HP’s Dabble in the Data Warehousing Business

by Kevin Q
 

Former HP President Mark HurdWhen Mark Hurd became Hewlett-Packard’s President in 2005, he noticed that as a technology company, they were failing in one area internally. They had no central system that collected all their companies data together into what Mr. Hurd liked to call “a single version of the truth.”(Vance 2008) Mark Hurd used to head the teradata division at NCR, where he helped start data warehousing, however now he notice that HP needed some kind of similar system to help itself. After explaining some benefits of data warehousing like noticing trends during certain times of the year and other analysis that can be noticed once data is all collectively pulled together, HP created NeoView internally. NeoView is a data warehouse and business intelligence computer server that would solve and help with HP and Mark Hurds needs. It became available for purchse to the public, now a competitor in the data warehousing market which was dominated by much larger companies like Teradata, IBM, Oracle and Microsoft. HPs sales weren’t impressive, which may have been results of building its systems on expensive older technology, reather than cheaper and newer technology, according to expertes in the field. The NeoView can cost more than 10 million for the whole setup, which is kind of pricey, especially when competitors are using cheaper setups and therefore reducing price to customers. Their entrance into the data warehousing came at a time where companies were beginning to see the importance and advantage of data warehouses, but their approach seems to be a little off.

This relates to class, because this week we are supposed to begin going over data warehouses. I looked up NeoView and found that it was officially discontinued last year in January.I also found out that Mark Hurd no longer works at HP, as he resigned in 2010. It’s a shame it didn’t gain enough traction to keep up with the larger companies, but with the way HP handled their system from the get go, people seemed unsure. Although their time in the data warehousing market was ended, HP has opened companies eyes to the advantages of owning a data warehouse.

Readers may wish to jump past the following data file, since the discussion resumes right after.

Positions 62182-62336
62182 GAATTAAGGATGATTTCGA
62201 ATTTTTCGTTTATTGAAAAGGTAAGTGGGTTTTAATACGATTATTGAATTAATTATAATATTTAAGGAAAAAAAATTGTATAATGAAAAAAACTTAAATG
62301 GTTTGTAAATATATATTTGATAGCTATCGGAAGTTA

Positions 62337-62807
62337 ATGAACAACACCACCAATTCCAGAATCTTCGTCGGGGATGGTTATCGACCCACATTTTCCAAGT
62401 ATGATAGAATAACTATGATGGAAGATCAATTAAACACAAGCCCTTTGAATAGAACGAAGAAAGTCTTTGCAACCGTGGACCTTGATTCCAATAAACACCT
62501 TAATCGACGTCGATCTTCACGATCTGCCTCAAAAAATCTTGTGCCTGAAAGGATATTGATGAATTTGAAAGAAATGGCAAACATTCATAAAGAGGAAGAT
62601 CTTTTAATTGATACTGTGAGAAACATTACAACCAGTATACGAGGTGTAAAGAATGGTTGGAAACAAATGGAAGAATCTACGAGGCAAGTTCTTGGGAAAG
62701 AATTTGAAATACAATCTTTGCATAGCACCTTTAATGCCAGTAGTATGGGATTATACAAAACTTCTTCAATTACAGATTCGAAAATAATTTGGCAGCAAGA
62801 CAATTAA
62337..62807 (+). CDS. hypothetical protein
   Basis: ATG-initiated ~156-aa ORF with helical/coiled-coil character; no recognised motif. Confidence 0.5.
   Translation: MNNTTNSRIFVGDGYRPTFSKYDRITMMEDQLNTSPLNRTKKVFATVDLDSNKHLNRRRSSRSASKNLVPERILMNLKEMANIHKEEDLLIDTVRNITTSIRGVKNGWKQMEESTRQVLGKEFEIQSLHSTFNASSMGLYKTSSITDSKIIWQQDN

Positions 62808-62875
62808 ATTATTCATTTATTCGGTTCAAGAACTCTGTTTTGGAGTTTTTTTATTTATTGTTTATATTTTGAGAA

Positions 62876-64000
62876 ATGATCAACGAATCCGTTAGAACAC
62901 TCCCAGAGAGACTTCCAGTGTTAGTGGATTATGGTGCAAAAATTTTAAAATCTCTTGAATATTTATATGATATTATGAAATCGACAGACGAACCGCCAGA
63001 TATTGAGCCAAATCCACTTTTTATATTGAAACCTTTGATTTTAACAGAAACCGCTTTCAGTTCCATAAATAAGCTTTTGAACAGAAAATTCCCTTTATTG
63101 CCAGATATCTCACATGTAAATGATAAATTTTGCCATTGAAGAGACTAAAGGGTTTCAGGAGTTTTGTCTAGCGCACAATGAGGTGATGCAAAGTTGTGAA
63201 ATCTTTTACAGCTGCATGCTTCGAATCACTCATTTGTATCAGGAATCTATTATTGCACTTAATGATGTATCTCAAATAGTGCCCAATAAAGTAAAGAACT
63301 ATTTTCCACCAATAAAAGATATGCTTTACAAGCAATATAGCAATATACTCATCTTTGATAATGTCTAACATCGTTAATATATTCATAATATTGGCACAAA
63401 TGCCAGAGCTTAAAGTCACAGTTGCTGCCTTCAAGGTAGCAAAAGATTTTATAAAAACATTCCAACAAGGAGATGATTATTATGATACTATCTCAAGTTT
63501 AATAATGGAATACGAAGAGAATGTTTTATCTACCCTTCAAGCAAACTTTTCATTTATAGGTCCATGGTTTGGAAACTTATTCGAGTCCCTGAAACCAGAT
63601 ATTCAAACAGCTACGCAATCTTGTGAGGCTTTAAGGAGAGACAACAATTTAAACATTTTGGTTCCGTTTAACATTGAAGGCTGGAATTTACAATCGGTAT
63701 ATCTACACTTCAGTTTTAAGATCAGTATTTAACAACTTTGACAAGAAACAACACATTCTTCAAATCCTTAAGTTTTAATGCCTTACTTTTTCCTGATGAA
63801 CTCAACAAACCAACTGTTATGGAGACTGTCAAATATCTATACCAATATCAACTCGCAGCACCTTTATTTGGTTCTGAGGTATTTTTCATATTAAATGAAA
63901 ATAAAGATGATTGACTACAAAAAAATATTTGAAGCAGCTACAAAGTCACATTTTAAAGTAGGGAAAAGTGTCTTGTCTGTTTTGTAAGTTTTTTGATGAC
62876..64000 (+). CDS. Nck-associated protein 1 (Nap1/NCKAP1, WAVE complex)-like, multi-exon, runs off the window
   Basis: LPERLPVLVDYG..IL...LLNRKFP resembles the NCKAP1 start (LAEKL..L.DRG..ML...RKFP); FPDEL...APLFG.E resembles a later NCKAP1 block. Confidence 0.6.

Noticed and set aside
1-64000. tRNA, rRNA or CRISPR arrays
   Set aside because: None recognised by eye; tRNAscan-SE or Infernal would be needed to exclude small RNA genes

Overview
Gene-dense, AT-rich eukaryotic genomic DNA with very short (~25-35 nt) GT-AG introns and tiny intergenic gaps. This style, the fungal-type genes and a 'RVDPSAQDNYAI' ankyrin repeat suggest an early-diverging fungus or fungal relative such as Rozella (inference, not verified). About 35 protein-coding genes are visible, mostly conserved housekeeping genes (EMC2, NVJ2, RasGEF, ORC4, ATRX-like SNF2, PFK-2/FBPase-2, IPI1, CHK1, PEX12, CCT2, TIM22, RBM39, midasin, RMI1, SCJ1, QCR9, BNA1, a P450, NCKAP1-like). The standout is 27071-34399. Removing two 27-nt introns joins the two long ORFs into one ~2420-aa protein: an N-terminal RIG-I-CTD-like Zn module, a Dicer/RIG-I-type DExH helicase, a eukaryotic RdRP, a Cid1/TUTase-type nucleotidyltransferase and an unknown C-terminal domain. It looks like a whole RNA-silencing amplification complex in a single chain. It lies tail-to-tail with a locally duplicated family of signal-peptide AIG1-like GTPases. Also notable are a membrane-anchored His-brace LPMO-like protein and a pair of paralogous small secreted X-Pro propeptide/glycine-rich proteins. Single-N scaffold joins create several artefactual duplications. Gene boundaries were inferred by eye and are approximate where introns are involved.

Source: Vance, Ashlee. (2008, December). A Page from an Old Playbook. New York Times Technology. Retrieved from http://www.nytimes.com/2008/12/29/technology/29hewlett.html

2 thoughts on “HP’s Dabble in the Data Warehousing Business”

  1. I find it interesting when companies branch out into new business areas. Sometimes, it really seems like a stretch. I mean, if a big company like HP goes into a new territory and most people haven't heard about it, it probably was not too successful.

  2. I think it because they have a poor marketing team that made NeoView a failed business venture. I have never even heard about NeoView till now, plus that steep price of 10 million would cause most people to be hesitant in sign up.

Comments are closed.